When you’re a teen, the idea of college might seem really far away. But the truth is, it’s never too early to start preparing for higher education. In this article, we’ll give you some tips on how to get started with your college prep and get help from your parents. We’ll also define some common career prep terms so that you know what everything means. And finally, we’ll recommend some books and other resources that will help you on your journey to college!
We know that this information can be valuable for any teen starting their journey towards higher education. So whether you’re in middle school or high school, read on to learn more about how to get ready for college!
One of the most important things you can do while prepping for college is to get good grades. This means studying hard and doing your best in all of your classes. Your grades will be one of the first things that colleges look at when they’re determining whether or not to accept you. So it’s important to make sure that you’re getting good grades throughout high school!
What is College Prep?
College prep is the process of preparing for and applying to college. It can include things like studying for standardized tests, researching schools, and writing college essays. College prep can start as early as middle school and continue through high school.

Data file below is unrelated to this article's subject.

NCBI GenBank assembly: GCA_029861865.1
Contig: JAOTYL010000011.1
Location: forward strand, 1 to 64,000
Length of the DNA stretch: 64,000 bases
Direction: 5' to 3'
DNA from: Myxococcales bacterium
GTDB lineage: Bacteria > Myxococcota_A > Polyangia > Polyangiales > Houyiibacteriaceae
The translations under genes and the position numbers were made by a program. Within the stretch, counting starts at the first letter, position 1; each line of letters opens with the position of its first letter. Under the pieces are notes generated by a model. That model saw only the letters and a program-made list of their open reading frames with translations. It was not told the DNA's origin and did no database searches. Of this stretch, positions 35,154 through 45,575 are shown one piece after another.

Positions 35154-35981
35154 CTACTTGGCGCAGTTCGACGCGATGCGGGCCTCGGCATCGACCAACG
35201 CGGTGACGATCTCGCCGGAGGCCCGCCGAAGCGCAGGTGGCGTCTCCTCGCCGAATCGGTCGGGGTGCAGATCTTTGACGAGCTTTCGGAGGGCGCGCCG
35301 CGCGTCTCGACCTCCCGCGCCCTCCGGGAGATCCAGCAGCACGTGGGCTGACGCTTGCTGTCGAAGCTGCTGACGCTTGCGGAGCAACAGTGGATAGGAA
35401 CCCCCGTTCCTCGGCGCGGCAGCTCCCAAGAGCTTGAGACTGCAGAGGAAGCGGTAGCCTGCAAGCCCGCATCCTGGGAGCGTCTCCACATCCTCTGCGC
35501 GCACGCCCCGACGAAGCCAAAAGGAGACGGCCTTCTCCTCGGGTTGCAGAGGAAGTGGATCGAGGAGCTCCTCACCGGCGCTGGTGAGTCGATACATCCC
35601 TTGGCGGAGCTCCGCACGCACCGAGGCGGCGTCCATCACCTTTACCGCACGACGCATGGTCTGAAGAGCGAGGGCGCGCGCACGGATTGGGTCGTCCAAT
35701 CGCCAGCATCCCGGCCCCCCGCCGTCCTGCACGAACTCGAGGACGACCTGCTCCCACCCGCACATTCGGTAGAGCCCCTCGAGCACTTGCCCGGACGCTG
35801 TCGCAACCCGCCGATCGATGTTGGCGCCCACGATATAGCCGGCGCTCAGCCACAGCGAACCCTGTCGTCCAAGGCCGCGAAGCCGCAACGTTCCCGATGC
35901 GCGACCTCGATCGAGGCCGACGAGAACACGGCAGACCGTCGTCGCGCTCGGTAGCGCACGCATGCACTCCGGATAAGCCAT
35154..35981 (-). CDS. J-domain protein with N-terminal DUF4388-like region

What Does College Prep Include?
There is no one-size-fits-all answer to this question, as the college prep process will vary depending on your individual needs and goals. What does this process include? Let’s explore!
- Test prep. Most colleges require standardized test scores as part of the application process. You’ll need to study for and take the SAT or ACT exams.
- Counseling. College prep includes guidance and counseling from professionals who can help you choose the right schools and navigate the admissions process.
- Academic tutoring. If you need extra help in certain subjects, you can get academic tutoring to prepare you for college-level coursework.
- Career counseling. College prep also includes guidance on choosing a career and planning for your future. or exploring alternatives to college.
- College visits. Visiting colleges is a key part of the college prep process. You’ll want to see what different schools have to offer and get a sense of what you’re looking for in a school.
- Scholarship and financial aid advice. One of the most important aspects of college prep is figuring out how to pay for school. You’ll get help from counselors in identifying and applying for scholarships and grants.
How Can I Get Started?
If you’re just starting your college prep journey, here are a few things to keep in mind:
Start early. The earlier you start preparing for college, the better. One of the most important things to remember about college prep is that it’s a process that takes time. You can’t do everything in your junior and senior years – you need to start early and take things gradually. Here are a few reasons why starting college prep early is a good idea: